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A. C. Cawley (1913–1993)

Forfatter af Everyman and Medieval Miracle Plays

6+ Værker 1,067 Medlemmer 4 Anmeldelser

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Værker af A. C. Cawley

Associated Works

Canterbury Fortællinger (1380) — Redaktør, nogle udgaver22,139 eksemplarer
Sir Gawain and the Green Knight / Pearl / Cleanness / Patience (1300) — Redaktør, nogle udgaver; Redaktør, nogle udgaver576 eksemplarer
Everyman (1925) — Redaktør, nogle udgaver183 eksemplarer
A Yorkshire Tragedy (1973) — Redaktør, nogle udgaver16 eksemplarer
Pearl and Sir Gawain and the Green Knight (1656) — Oversætter, nogle udgaver15 eksemplarer
Pearl Cleanness & Sir Gawain (Everyman's Classics) (1656) — Redaktør, nogle udgaver7 eksemplarer

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This was a good collection! Admittedly, I don’t know what a bad collection of medieval plays would look like, or the quality of the plays that aren’t included, but I still found this to be a pretty comprehensive selection, especially as an introduction to the genre. Which this wasn’t for me, because I am a nerd and read at least a couple of this in university for fun, but whatever. I have had a medieval Thing for a long time.

Anyhow, there are a range of plays from a range of cycles in this book, each taking on a Christian story in rhyming verse with a small number of actors. There’s a little bit of historical context, and some glossing for the more difficult medieval and/or Northern English words, but beyond that, all you really get is the plays themselves. The verse styles they’re written in are pretty varied, which each playwright clearly having his own voice. The guy whose meter and rhyme were all over the place so that the play basically read as free verse was my favourite, I think.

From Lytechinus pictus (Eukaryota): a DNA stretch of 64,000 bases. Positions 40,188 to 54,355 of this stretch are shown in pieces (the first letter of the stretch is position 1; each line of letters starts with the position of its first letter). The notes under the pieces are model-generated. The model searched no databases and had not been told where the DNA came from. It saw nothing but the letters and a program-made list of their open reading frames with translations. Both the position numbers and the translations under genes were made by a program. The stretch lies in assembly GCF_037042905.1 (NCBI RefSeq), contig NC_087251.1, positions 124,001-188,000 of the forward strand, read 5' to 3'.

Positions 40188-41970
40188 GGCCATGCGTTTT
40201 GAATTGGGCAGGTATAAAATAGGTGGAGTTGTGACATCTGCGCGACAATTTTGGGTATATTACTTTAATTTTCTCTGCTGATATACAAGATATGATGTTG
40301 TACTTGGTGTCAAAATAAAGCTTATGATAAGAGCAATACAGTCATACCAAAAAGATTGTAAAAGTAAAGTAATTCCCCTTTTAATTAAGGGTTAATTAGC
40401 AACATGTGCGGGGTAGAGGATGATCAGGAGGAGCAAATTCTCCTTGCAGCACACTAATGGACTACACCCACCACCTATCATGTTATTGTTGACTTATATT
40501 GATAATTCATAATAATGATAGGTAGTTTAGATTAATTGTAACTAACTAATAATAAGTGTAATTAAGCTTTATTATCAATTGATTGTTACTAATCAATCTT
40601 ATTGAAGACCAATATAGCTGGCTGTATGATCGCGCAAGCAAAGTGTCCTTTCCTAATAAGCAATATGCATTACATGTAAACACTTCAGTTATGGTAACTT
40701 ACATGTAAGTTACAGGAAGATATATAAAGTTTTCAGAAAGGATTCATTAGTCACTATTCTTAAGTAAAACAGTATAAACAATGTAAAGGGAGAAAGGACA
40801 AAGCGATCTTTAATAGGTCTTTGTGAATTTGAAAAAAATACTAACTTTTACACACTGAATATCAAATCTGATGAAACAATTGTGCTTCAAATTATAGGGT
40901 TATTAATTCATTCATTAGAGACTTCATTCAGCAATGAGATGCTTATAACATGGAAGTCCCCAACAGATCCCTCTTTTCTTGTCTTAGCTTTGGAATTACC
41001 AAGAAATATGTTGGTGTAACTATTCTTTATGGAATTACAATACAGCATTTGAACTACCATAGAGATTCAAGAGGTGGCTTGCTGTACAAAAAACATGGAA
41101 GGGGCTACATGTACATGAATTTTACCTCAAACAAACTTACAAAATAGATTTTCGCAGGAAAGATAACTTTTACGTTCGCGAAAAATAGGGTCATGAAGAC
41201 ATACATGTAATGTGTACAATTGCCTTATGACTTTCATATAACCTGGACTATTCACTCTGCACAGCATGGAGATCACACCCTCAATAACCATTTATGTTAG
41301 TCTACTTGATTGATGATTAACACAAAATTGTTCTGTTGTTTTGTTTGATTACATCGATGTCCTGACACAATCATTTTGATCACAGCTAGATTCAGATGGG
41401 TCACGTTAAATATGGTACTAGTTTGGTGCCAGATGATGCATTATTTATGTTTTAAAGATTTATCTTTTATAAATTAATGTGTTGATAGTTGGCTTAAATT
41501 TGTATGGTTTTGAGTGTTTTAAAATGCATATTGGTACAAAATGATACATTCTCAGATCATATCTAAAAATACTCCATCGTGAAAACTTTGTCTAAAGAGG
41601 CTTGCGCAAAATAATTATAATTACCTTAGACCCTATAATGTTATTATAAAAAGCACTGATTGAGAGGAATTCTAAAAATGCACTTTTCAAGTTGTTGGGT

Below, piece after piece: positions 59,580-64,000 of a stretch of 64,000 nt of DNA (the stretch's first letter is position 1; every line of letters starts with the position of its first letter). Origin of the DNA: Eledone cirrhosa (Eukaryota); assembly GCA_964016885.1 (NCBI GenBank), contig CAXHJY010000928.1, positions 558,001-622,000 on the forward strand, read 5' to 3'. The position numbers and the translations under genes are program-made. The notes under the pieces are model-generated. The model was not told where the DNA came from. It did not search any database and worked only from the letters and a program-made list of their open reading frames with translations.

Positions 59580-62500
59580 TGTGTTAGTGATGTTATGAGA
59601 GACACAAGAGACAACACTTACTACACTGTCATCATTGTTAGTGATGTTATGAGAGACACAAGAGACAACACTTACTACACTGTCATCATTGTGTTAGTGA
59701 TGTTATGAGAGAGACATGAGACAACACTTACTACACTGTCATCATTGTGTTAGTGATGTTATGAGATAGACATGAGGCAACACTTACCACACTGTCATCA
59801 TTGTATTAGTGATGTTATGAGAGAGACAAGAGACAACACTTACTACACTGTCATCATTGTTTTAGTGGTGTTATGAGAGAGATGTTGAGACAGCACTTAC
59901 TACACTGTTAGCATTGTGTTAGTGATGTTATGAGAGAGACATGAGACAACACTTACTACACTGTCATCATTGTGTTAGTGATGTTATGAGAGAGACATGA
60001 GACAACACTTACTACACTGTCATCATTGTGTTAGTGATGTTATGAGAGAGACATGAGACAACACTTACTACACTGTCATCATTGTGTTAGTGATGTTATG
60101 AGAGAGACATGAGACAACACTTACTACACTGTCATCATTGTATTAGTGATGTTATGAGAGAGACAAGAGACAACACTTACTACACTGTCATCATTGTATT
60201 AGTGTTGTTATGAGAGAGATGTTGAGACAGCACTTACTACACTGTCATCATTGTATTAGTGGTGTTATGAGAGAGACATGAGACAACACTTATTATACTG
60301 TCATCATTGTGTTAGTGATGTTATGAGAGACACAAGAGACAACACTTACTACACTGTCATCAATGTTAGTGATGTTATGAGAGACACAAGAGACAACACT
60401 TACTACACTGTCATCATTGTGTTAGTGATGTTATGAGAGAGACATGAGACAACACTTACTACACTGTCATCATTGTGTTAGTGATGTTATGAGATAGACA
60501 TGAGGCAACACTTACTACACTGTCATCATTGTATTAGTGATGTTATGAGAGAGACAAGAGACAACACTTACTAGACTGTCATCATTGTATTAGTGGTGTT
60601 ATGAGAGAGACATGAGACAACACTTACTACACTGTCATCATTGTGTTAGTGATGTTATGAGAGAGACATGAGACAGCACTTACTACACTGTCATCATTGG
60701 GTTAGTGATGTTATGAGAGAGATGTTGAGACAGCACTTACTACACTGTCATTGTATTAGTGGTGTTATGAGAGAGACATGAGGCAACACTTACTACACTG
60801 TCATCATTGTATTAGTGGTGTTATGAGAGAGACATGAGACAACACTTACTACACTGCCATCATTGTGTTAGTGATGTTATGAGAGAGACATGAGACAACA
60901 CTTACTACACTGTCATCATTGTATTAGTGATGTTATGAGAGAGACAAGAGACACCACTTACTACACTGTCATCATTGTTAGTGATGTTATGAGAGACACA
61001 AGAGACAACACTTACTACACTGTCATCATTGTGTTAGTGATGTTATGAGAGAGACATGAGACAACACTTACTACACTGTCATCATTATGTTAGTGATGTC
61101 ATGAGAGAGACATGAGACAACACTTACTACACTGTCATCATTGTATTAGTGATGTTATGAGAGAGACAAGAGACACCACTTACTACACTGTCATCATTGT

And the playwrights could tell a good story. A lot of the speeches read as kind of didactic and heavy-handed today (‘twas the genre and the era, after all) but they’re still pretty engaging and I can easily picture amateur over-actors speaking the lines. It suits that style very well. And, because this is the Middle Ages, there’s also a fair bit of broad humour and slices of medieval life thrown in, like the shepherd who steals a sheep and hides it in a crib, then gets thrashed by his colleagues when discovered. It definitely makes the stories a bit different and more amusing, and being able to read the plays today provides a nice window into medieval worldviews and tastes.

The only thing I really wish had been better was some of the commentary. I’d have liked a bit more annotation beyond the glosses and more information on each play and its players than the few paragraphs we get. (Mostly I think this is an artifact of reading an older version of this collection; we’ve learned a lot in the last 70 years and I think a newer edition would have different info.)

Really, that’s about all I can say. I enjoyed the read and, as I’ve said, found it pretty interesting from a socio-historical perspective. If you’re interested in the topic, I’d certainly recommend!

Contains: A lot of Christian content, and an equally large amount of Middle English. If you don’t like your Bible stories mixed with broad comedy, this may not be for you. The rhythms of the poetry might get stuck in your head.
… (mere)
NinjaMuse | 2 andre anmeldelser | Jul 26, 2020 |
Who knew medieval English drama was such fun to read? I didn't, until I had to buy this delightful paperback book for a graduate seminar a few years back. Honestly, I think about this book more often than I ever imagined I would. I thought about it just the other day when I ran into the woman who loved, completely loved, the King Arthur legends: well, I had suggested she watch Monty Python and the Holy Grail, and while she had been a wee bit hesitant when I explained the siege and catapults, she had agreed to do so. It turned out she loved, completely loved, the quest for the grail and we laughed heartily about the galloping and the indestructible Black Knight. This wonderful cycle of old plays (6-7 centuries ago. . .) is rendered in Modern English, but for non-specialists like me, that fact alone allows me to enjoy these dramas from a different place and time, and to marvel at the common threads that remain.… (mere)
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SheWoreRedShoes | 2 andre anmeldelser | May 11, 2010 |
SrMaryLea | 2 andre anmeldelser | Aug 22, 2023 |
Budzul | May 31, 2008 |


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